Luke 1:5-25 with Malachi 3:1-4
I am leaving the lectionary behind this week to dig around in some texts that get little time in the liturgical calendar. We spend a lot of time during Advent with John the Baptist and his call to “prepare the way of the Lord”, but we hardly ever think about John’s origin story. As I was examining the scriptures this week, I began to realize that there was a lot of good stuff here in the first chapter of Luke, and that much of it was relevant to our modern lives of faith.
Our reading begins with the reminder that this story takes place in the time of King Herod. These were not bright days for the Jewish people. Their country was living under the Roman occupation, and their ruler Herod was no more than a puppet for the Roman authorities. It was not a prosperous time for them as a people, and it was certainly a time when many of them felt that their lives were threatened. It is remarkable to note that God’s people have always felt that the world that they were living in was a dark place.
It is within this background that the priest Zechariah comes to Jerusalem for his prescribed one week of service at the holy temple. Lots are cast, and Zechariah is chosen to enter within the most sacred space and to offer incense to God there. Immediately upon entering Zechariah is overwhelmed with a holy vision.
An angel appears before him and Zechariah reacts with fear, as do many others who have similar experiences in scripture. The angel encourages him not to be afraid, and then launches into great detail about a son that is to be born to Zechariah and his wife Elizabeth. Not only is the child’s name given, “John”, but his whole life is laid out, even before his moment of conception. “He will be great in the sight of the Lord. He must never drink wine or strong drink; even before his birth he will be filled with the Holy Spirit. He will turn many of the people of Israel to the Lord their God. With the spirit and power of Elijah he will go before him, to turn the hearts of parents to their children, and the disobedient to the wisdom of the righteous, to make ready a people prepared for the Lord.”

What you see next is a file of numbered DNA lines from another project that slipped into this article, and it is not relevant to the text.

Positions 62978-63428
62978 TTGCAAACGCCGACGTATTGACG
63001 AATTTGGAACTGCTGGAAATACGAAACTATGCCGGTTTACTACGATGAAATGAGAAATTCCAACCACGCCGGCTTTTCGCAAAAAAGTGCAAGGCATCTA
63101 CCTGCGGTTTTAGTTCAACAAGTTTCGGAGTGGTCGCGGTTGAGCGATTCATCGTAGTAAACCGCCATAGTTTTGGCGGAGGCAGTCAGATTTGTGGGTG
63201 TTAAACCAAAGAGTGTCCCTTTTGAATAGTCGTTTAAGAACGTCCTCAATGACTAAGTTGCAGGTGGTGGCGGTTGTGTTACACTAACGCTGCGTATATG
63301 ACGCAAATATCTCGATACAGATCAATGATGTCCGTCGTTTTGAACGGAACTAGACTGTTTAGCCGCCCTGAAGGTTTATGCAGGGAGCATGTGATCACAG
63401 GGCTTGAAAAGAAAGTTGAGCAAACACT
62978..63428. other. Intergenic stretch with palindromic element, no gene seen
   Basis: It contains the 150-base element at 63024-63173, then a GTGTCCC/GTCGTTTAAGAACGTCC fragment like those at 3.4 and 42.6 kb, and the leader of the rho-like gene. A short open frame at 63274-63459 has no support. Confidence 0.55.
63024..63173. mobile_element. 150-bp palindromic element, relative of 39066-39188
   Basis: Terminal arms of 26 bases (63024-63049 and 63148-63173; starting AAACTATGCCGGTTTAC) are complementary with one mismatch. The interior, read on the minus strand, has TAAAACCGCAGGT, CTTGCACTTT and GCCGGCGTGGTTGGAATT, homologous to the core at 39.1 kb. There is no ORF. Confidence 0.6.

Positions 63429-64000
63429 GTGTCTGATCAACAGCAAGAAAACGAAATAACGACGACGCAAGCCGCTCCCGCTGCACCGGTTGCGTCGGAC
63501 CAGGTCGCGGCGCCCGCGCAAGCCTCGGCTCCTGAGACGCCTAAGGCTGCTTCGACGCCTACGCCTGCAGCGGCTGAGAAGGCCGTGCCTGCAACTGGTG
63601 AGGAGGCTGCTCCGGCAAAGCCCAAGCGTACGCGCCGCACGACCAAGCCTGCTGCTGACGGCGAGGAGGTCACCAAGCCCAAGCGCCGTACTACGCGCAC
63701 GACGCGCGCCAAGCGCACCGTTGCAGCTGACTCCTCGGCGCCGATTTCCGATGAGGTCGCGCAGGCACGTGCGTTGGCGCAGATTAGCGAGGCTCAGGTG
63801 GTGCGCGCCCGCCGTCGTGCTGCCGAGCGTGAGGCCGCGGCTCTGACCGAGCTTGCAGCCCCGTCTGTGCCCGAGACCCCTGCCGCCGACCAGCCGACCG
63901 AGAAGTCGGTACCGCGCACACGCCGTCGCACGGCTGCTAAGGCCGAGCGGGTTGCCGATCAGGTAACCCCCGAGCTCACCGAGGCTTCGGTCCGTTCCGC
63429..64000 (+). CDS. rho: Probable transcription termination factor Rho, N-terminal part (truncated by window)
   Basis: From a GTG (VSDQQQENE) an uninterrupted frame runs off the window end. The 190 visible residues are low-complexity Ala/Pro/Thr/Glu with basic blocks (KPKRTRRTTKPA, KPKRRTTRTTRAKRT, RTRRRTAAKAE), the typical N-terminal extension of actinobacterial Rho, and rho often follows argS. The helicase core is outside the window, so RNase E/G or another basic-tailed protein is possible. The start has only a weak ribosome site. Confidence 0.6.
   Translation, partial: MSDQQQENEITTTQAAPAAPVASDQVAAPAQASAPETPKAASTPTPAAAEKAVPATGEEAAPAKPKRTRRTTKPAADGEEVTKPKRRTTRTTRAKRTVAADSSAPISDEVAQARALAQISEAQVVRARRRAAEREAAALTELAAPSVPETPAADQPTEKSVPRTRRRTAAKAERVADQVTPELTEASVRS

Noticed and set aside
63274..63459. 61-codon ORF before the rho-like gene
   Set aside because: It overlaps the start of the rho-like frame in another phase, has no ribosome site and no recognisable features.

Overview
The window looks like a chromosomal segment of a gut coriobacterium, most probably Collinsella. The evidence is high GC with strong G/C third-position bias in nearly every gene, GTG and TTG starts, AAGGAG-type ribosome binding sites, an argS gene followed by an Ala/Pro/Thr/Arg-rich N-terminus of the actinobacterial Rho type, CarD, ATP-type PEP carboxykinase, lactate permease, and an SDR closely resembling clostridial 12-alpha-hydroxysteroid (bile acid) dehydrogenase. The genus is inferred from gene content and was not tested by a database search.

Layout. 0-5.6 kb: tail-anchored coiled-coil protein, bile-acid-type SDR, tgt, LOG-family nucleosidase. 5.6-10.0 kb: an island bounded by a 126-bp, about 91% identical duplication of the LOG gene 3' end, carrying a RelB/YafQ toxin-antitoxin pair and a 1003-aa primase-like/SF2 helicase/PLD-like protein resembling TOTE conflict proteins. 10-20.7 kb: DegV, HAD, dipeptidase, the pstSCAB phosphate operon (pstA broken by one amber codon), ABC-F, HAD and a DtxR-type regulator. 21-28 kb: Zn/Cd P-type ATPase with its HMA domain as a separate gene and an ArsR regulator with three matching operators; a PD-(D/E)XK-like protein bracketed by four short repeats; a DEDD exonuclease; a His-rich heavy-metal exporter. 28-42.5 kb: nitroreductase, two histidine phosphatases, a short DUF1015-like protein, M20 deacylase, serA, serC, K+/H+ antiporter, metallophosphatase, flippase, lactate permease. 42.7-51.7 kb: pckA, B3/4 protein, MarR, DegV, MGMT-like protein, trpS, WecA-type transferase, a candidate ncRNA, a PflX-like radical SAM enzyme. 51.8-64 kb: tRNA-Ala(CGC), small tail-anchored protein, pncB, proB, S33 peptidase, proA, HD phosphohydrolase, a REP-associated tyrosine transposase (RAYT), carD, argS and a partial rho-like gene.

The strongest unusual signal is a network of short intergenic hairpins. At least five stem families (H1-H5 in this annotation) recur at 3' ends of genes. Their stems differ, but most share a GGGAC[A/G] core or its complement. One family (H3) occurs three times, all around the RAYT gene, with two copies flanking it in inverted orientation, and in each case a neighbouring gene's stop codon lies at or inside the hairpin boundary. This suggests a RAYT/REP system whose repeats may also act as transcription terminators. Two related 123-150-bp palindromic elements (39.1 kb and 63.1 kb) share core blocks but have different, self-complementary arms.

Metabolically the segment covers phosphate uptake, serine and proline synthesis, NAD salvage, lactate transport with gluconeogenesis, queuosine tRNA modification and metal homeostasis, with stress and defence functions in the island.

It is certainly a tall order, and Zechariah responds with the skepticism, disbelief, and sheer dumbfoundedness that I imagine any one of us would feel at such a moment. “What?!?!” he seems to say. “How will I know that this is so? For I am an old man, and my wife is getting on in years.” Zechariah responds not with doubt, as much as with the cold logic that most of us employ when faced with something so unbelievable.
The angel states his qualifications, he is Gabriel after all, and then he says that he will give a sign to prove that this proclamation is true. He strikes Zechariah mute, unable to speak, until the time of the child’s birth. It makes sense then, that as Zechariah finally leaves the holy place, the folks gathered have a hard time understanding just what exactly has happened to him.
There are so many wonderful elements of this story that I just couldn’t pass it up today. First of all, I am really struck by how Zechariah responds to answered prayer. Clearly he and Elizabeth had prayed fervently for a child. As was common in their culture, bareness was looked upon as a curse from God. There must be something wrong with them; otherwise they would have had a child. They have lived with this stigma for ages, and yet when the answer to prayer comes, they hardly believe it. It is like they weren’t really expecting an answer.
This got me to wondering about how often we pray, and whether or not we are expecting an answer to our prayers. We have visited this subject off and on in Brown Bag lately, and we have found it a rich ground for discussion. How do we pray? What do we say? Are we expecting God to change the world, or are we expecting God to change us? Are we even expecting God at all?
It is a wonder that Zechariah was living within the religious orders, and yet clearly was not expecting or even believing that this prayer could be answered. How often do we in our own lives pray to God without expecting an answer, without expecting anything to change? I wonder if we, like Zechariah, are short changing the power of God in our world.
Another thing that really struck me about this story is the issue of Zechariah’s muteness. Many commentators will tell you that this is a punishment. They will say that Gabriel punishes Zechariah for not believing his pronouncement. I wonder instead, if this time of silence was a blessing. Perhaps Zechariah just needed more time to think about the whole thing. Gabriel certainly gave him that.